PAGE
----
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The design of the Normal Schools is strictly professional; that is, to prepare, in the best possible manner, the pupils for the work of organizing, governing, and instructing the Public Schools of the Commonwealth.

To this end there must be the most thorough knowledge: first, of the branches of learning required to be taught in the schools; and, second, of the best methods of teaching those branches.

The time of the course extends through a period of two years; and is divided into terms of twenty weeks each, with daily sessions of not less than five hours, five days each week. The branches of study to be pursued are as follows:

First Term. 1. Arithmetic, oral and written, begun. 2. Geometry begun. 3. Chemistry. 4. Grammar and Analysis of the English language.

Second Term. 1. Arithmetic completed; Algebra begun. 2. Geometry completed; Geography and History begun. 3. Physiology and Hygiene. 4. Grammar and Analysis completed. 5. Lessons once or twice a week in Botany and Zoölogy.

Third Term. 1. Algebra completed; Book-keeping. 2. Geography and History completed. 3. Natural Philosophy. 4. Rhetoric and English Literature. 5. Lessons once or twice a week in Mineralogy and Geology.

Fourth Term. 1. Astronomy. 2. Mental and Moral Science—including the principles and art of Reasoning. 3. Theory and Art of Teaching,—including:

(1.) Principles and Methods of Instruction.
(2.) School Organization and Government.

(3.) School Laws of Massachusetts.
4. The Civil Polity of Massachusetts and the United States.

In connection with the foregoing, constant and careful attention to be given throughout the course to drawing and delineations on the blackboard ; music; spelling, with derivations and definitions; reading, including analysis of sounds and vocal gymnastics; and writing.

The Latin and French languages may be pursued as optional studies, but not to the neglect of the English course.

General exercises in composition, gymnastics, object lessons, &c., to be conducted in such manner and at such times as the Principals shall deem best.

Lectures on the different branches pursued, and on related topics, to be given by gentlemen from abroad, as the Board or the Visitors shall direct, and also by the teachers and more advanced scholars.

The order of the studies in the course may be varied in special cases, with the approval of the Visitors.

The Board deem it unwise to encourage the formation of regular advanced classes, whose instruction can not fail to divert considerable amount of the time and attention of the teachers from the under-graduate course; but graduates who wish to review any part of their course, or to make more thorough attainments in particular branches, and wbo are willing to render such assistance as may be needed in giving instruction in the schools, may, with the consent and under the direction of the Visitors, remain at the schools for a period not exceeding two terms.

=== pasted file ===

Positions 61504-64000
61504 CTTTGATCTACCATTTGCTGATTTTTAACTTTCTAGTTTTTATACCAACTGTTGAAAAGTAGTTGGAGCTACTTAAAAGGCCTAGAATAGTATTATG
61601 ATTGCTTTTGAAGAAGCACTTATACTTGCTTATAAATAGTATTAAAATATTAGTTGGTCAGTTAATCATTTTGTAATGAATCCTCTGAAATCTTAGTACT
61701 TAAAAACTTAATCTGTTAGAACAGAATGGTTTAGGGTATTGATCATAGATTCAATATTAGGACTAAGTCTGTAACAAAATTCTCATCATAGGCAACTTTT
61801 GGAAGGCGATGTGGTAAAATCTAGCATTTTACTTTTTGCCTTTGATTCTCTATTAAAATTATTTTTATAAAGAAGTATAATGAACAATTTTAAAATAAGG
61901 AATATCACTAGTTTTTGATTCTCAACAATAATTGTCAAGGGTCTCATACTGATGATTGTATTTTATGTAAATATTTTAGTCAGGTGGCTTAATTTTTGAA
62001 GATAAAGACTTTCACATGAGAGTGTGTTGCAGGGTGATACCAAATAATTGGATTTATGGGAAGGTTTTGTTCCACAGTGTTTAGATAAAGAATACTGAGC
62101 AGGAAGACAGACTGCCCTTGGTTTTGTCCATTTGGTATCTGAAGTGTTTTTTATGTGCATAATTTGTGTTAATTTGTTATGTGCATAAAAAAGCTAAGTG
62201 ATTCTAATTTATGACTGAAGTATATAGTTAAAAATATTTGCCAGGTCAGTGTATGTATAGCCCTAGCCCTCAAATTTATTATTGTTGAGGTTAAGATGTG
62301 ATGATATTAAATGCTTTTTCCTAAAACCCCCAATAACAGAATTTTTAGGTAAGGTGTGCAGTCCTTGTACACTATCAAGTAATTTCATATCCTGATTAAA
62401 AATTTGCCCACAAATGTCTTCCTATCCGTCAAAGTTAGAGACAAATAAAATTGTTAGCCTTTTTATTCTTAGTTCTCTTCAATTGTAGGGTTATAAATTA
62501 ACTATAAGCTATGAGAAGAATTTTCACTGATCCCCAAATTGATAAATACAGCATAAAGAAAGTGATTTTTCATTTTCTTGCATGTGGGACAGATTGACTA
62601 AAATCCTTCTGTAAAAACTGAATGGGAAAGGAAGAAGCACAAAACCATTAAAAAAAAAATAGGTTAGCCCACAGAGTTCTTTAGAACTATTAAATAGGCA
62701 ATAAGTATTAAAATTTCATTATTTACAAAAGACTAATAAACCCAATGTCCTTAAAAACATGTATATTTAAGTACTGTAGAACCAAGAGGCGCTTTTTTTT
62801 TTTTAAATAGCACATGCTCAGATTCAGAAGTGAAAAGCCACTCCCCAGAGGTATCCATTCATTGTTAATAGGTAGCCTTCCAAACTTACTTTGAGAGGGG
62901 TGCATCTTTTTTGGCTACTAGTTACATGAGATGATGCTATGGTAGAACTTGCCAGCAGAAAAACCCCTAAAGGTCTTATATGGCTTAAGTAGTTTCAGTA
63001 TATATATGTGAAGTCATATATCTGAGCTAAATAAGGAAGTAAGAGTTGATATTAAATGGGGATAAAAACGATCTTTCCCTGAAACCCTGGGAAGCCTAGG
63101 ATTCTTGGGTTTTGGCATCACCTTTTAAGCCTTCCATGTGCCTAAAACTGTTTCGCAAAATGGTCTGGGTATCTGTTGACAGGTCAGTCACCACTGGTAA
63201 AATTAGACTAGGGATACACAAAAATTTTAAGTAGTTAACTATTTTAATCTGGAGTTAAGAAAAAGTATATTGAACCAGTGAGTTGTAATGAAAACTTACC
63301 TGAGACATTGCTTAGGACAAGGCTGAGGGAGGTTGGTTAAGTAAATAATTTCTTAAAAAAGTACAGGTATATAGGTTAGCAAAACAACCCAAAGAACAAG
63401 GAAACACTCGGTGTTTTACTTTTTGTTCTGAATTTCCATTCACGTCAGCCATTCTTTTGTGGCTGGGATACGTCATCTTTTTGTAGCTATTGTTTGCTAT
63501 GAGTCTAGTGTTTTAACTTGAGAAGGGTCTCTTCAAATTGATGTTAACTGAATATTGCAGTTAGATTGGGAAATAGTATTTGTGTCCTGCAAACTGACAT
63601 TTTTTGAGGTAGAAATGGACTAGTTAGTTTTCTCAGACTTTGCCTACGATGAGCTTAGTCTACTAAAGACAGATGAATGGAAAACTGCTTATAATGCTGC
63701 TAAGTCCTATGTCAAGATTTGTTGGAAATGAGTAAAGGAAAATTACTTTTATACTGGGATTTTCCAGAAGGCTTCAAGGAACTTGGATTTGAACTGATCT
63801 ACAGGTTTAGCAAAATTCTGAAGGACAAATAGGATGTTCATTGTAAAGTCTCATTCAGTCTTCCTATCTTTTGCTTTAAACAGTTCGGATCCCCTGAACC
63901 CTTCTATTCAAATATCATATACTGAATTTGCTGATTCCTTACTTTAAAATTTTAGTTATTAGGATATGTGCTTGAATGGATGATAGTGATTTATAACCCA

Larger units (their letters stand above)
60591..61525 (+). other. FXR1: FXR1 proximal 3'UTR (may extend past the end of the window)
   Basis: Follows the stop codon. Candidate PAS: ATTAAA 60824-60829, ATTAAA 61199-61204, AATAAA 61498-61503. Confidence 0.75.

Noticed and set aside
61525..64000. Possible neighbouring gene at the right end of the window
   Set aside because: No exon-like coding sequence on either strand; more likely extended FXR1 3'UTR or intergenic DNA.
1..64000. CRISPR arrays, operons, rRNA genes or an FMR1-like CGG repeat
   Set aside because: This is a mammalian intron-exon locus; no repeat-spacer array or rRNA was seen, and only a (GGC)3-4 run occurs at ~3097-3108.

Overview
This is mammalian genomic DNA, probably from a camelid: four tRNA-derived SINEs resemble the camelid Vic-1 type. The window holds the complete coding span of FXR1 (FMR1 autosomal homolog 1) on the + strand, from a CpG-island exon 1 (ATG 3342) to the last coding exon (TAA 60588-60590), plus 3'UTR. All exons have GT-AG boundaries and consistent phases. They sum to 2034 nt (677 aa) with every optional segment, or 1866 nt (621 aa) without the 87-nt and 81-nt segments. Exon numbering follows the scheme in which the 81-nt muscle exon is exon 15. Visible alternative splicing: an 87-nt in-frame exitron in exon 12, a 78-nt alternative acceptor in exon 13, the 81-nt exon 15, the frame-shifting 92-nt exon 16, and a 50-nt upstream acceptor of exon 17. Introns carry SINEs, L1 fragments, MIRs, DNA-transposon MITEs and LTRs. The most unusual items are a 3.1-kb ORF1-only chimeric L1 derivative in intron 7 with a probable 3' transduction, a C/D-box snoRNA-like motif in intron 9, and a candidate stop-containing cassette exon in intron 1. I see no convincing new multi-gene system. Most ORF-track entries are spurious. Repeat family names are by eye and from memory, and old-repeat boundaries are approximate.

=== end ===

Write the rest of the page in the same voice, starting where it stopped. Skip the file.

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THE STATE NORMAL School at Framingham, the first Normal School under State auspices in America, was opened at Lexington, with a formal Address by Gov. Everett, July 3d, 1839.* Three young ladies were all that presented themselves as candidates for examination. The school commenced with these, and the number increased in a few weeks to twelve. In October, a Model School was organized and placed under the charge of Miss Mary Swift. The school continued at Lexington for five years. In May, 1844, having outgrown its accommodations, it was removed to West Newton, where Josiah Quincy Jr., purchased a building, formerly used as a private Academy, which he gave to the Secretary of the Board of Education, who had searched in vain for a suitable structure within the means of the Board. The building was out of repair, but at the expense of Mr. Mann, and the contribution of the citizens of West Newton, it was put in proper order for the use of the school. The school increased in numbers, and additional accommodations were provided in the rooms at first occupied by the Model Department, which were vacated on the removal of the Model School to other quarters provided by the town,

In 1850 and 1851, the Board of Education took measures to bring before the Legislature the increasing wants of the school, and in May, 1852, the sum of $ 6,000 was placed at the disposal of the Board, to defray the expenses of providing a more commodious site and building. The Board were directed to receive propositions from towns and individuals, and afterwards to make such selection as would, in their opinion, best subserve the interests of the institution. After carefully considering the propositions presented, the Board determined to transfer the school to Framing. ham, where it was opened December 15th, 1853.

The building now occupied by the State Normal School, with the preparation of the grounds, and the furniture, cost about $20,000. The site, consisting of five and three-quarter acres of land, was presented by individuals. The town appropriated $2,500, and the Boston and Worcester Railroad Company $2,000, in aid of the erection of the building.

The first Principal, Rev. Cyrus Peirce, was compelled to resign on account of ill health, in 1842. His successor, Rev. Samuel J. May, had charge of the school from Sept. 1842, to Aug. 1844, when he resigned, and Mr. Peirce, who had recovered his health, was re-appointed, and re

* This Address was repeated at Barre, on the 5th of September, 1839, on the opening of the Normal School at that place.